NVC Newsletter

Legacy Essay: Erin Kato

by Erin Kato
March 2019, Volume 69, Issue 3

[Editor’s Note: Erin is the 2019 recipient of the NVC/WAC Scholarship. She is the daughter of Shelley and Eugene Kato.  Erin is the granddaughter of NVC member Akira (Poison) Kato.]

My grandfather, Akira (Poison) Kato, was a Nisei Veteran who served in the Military Intelligence Service. Whether serving in the 442nd Regimental Combat Team, the M.I.S., or any other military service, all of these nisei demonstrated their loyalty to the United States and as a result, helped to change the country’s attitude toward Japanese Americans. All our ancestors, not only the veterans, have set an example for us through their hard work, sacrifice, and perseverance that we must never forget and always be thankful for. Through the foundation they have built, they have enabled us yonsei and gosei to have opportunities they would never have dreamed of. While the status of Japanese Americans has improved as a result of our ancestors, there are still a number of hurdles to be crossed.

My hope is to ensure that the toils of our ancestors will never be forgotten and at the same time help to cross those hurdles which still remain in our path. I am trying to do so by helping lead Bellevue School District’s Inter-High School Asian and Pacific Islander team. We help host students from Mercer Island, Bellevue, Sammamish, Newport, and Interlake to come together and talk about diversity and its positive and negative effects on us as individuals. We are currently working on a curriculum for high school students to present to middle school students on the effects of microaggressions and macroaggressions. Race, culture, religion, gender, and ethnicity are commonly avoided topics. Our team’s goal is to help start a conversation at a young age so that everyone can learn to be accepting of both themselves and others.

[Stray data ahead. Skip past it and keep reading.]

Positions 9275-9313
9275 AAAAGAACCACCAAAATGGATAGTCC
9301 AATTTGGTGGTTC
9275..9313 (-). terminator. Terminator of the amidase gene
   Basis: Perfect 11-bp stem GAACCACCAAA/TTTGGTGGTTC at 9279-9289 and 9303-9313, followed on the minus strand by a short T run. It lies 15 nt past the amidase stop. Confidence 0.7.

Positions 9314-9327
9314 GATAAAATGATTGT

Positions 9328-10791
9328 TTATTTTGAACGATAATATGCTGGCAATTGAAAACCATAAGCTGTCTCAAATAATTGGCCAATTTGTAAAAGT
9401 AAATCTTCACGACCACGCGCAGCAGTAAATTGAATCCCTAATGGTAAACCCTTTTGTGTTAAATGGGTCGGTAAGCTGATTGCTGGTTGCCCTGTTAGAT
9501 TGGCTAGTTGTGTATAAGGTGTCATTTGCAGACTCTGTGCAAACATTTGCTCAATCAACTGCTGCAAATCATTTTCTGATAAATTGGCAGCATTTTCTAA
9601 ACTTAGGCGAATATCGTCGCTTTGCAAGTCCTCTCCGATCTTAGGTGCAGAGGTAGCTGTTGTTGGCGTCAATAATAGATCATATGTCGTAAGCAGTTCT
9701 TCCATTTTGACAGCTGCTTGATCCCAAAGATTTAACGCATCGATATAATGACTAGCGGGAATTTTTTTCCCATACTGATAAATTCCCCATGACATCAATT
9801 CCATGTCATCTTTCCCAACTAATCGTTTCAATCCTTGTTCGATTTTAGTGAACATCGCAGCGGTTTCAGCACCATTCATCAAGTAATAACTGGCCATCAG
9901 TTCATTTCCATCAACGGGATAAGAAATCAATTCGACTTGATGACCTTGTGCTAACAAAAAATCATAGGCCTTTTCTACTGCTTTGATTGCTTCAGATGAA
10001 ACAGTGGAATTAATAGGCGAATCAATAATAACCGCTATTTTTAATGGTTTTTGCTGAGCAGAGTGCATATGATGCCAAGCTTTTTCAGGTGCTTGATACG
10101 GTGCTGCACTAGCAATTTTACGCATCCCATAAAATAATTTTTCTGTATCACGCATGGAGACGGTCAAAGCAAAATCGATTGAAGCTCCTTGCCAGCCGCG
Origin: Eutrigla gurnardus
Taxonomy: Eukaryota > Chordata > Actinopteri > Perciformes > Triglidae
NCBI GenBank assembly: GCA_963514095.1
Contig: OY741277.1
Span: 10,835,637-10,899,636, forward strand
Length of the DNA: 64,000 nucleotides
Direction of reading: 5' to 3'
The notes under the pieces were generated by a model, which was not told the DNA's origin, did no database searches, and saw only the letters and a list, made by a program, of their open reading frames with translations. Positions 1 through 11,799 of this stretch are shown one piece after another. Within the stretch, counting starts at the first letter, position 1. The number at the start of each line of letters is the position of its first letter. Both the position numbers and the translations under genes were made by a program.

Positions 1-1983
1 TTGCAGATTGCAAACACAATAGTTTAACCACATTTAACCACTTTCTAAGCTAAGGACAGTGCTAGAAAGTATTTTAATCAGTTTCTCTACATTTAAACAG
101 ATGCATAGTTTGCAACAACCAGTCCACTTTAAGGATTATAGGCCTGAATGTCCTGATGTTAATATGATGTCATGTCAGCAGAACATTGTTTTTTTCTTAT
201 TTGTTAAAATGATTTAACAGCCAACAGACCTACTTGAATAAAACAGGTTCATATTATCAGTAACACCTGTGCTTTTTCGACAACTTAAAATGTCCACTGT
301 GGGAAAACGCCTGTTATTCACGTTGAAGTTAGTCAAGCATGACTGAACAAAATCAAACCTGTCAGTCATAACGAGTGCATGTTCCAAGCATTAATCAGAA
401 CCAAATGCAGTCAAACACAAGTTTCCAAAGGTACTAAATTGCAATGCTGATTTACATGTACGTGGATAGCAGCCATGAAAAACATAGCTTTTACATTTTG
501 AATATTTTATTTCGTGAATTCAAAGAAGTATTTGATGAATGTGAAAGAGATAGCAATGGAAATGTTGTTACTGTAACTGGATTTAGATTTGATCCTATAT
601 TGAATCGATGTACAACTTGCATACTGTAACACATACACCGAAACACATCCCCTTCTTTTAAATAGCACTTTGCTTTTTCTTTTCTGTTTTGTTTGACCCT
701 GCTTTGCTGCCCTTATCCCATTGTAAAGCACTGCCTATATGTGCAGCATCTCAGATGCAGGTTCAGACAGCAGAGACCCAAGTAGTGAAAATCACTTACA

In the future, we should aim to remember the Nisei Veterans’ legacy and the positive history that they created, as well as contribute to making our own history for Japanese Americans in a constructive manner.